The advertisement described the house as ‘brick residence on stone foundation with slate roof.  On the Ground Floor, the accommodation comprises:  Wide lounge hall and entrance hall with open fireplace, drawing room, dining and smoke rooms, billard room, ballroom (about 60″ x 25), retiring rooms and orchestra dais, butler’s pantry, larder, storeroom, built-in glass cupboards, large kitchen, laundry, fuel range, scullery, second kitchen, wood and coal house.

The ‘White House’ Chalmers Road 1986. Strathfield Council photograph.

‘Wynola’ was later known as the ‘White House’.    The original house was brick finished but at some stage, the house was rendered and painted white, hence the name the ‘White House’.

The ‘White House’ was identified in the 1986 Strathfield Heritage Study as a potential item of heritage significance, however the house was never heritage listed.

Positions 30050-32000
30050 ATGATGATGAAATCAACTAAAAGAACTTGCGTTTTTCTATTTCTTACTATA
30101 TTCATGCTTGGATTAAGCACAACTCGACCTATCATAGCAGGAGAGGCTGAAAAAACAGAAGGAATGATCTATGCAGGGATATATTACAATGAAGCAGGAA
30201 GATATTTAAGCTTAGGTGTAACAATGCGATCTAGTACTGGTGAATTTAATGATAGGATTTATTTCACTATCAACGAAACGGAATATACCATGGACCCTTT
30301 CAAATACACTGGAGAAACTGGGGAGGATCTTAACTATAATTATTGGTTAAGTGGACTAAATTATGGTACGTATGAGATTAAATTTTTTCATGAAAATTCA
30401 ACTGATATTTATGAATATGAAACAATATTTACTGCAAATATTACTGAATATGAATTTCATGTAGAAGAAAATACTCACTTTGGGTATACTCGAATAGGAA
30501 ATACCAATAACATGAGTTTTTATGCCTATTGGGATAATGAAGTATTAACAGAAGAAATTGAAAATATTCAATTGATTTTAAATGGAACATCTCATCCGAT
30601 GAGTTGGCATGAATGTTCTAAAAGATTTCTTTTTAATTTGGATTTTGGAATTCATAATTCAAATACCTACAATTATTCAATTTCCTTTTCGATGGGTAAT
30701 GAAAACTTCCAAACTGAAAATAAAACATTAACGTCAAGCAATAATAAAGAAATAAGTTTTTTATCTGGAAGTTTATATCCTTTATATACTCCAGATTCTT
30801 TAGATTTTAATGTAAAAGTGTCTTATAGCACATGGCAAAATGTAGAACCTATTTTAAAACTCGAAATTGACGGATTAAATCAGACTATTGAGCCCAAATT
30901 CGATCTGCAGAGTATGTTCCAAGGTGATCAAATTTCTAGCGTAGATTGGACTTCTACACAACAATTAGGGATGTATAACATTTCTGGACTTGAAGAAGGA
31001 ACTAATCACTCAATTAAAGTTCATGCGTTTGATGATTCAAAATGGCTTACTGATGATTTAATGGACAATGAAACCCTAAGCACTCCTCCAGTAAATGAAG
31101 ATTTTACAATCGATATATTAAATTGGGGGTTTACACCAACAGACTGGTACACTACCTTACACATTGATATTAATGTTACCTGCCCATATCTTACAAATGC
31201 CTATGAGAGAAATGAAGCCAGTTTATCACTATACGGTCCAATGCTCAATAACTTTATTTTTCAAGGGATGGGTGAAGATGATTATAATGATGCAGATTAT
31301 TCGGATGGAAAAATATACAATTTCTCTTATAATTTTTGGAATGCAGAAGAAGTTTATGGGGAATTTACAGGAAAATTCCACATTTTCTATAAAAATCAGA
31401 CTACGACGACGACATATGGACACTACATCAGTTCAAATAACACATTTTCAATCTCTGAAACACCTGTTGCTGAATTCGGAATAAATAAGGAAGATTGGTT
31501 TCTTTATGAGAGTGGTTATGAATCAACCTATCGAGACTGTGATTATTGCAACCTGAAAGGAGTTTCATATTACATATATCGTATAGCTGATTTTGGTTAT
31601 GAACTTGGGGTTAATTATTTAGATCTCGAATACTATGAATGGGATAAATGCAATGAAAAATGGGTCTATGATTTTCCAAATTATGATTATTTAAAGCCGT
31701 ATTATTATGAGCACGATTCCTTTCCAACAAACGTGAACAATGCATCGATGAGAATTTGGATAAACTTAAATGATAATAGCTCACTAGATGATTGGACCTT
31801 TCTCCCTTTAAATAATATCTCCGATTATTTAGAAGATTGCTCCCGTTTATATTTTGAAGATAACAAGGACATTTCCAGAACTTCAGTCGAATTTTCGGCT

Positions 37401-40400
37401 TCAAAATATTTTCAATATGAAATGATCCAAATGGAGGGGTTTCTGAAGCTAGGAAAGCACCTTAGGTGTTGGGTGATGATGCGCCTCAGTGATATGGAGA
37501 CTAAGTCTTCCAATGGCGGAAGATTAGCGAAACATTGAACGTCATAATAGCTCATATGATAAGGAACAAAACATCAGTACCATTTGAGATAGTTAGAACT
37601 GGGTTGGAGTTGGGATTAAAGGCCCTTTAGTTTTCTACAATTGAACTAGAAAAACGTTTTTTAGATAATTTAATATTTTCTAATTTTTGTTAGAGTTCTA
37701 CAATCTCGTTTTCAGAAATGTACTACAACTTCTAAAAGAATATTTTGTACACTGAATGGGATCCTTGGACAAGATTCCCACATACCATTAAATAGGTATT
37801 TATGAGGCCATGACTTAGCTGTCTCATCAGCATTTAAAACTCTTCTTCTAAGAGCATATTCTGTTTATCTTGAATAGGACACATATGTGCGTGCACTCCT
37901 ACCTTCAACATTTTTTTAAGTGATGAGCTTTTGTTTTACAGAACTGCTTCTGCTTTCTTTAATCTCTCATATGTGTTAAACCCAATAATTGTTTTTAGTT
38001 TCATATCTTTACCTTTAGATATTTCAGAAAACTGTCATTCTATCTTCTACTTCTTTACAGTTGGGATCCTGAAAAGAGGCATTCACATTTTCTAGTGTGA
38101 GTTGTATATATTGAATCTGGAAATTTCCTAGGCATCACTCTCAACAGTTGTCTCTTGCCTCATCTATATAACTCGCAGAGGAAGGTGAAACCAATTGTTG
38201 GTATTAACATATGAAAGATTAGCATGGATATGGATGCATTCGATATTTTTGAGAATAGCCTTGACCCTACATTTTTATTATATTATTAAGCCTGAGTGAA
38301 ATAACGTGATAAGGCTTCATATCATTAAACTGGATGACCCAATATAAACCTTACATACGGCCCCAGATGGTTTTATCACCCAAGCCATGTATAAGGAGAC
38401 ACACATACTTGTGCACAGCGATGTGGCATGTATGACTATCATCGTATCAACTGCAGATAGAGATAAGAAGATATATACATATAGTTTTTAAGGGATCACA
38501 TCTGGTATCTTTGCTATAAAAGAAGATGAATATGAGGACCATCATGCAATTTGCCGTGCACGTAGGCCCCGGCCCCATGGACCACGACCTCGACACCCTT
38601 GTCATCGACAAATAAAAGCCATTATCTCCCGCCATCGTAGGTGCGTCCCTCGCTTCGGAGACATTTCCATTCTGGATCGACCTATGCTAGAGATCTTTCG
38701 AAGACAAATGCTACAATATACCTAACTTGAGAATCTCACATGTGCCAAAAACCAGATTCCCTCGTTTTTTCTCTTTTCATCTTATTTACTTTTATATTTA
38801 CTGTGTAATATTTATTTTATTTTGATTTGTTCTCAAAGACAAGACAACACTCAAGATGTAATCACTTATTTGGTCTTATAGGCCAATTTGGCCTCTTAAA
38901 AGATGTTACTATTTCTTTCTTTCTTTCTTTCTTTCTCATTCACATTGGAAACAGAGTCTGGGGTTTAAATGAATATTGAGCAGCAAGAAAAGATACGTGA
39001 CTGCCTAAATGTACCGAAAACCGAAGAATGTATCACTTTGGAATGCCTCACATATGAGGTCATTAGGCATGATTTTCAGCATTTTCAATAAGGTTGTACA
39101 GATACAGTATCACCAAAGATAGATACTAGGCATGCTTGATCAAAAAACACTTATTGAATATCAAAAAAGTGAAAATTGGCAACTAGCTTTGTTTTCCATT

White House real estate ad 2001


Sydney Morning Herald, Saturday 27 December 1924

‘Amalgamation. Hardware Companies. John Keep and Holdsworth Macpherson’, Sydney Morning Herald, 13 September 1927

(c) Cathy Jones 2011.  Pursuant to the provisions of the Copyright Act 1968, no permission is given to any person to reproduce any work.  Existing publications do not assign or imply any ownership by any other person by the author.  No permission is given by the author for any commercial advantage to any person or organisation.


  1. Cathy,
    Another good article. My memory of the alterations of ”Wynola” into ”The White House” are that they occured in 1977/78. The house had been the Sydney Bible Training Institute prior to that and up until the 1950s had been home to the Friend family. I’m not sure which family branch lived in it but they were connected to Walter Smale Friend who the gym at Kings is named after. Although the house was somewhat ramshackle in the 1960s it was a huge shame that it was mutilated by the Bullens. It would be interesting to see your article with some more post 1920s information added as the house was always a major landmark. Thanks again.


    1. Scott

      The alterations occurred in the late 1970s and you are right that it was once the Sydney Bible Institute. Some people found the house imposing and iconic after the renovations (the “white house”) but the house was badly altered and completely changed beyond recognition.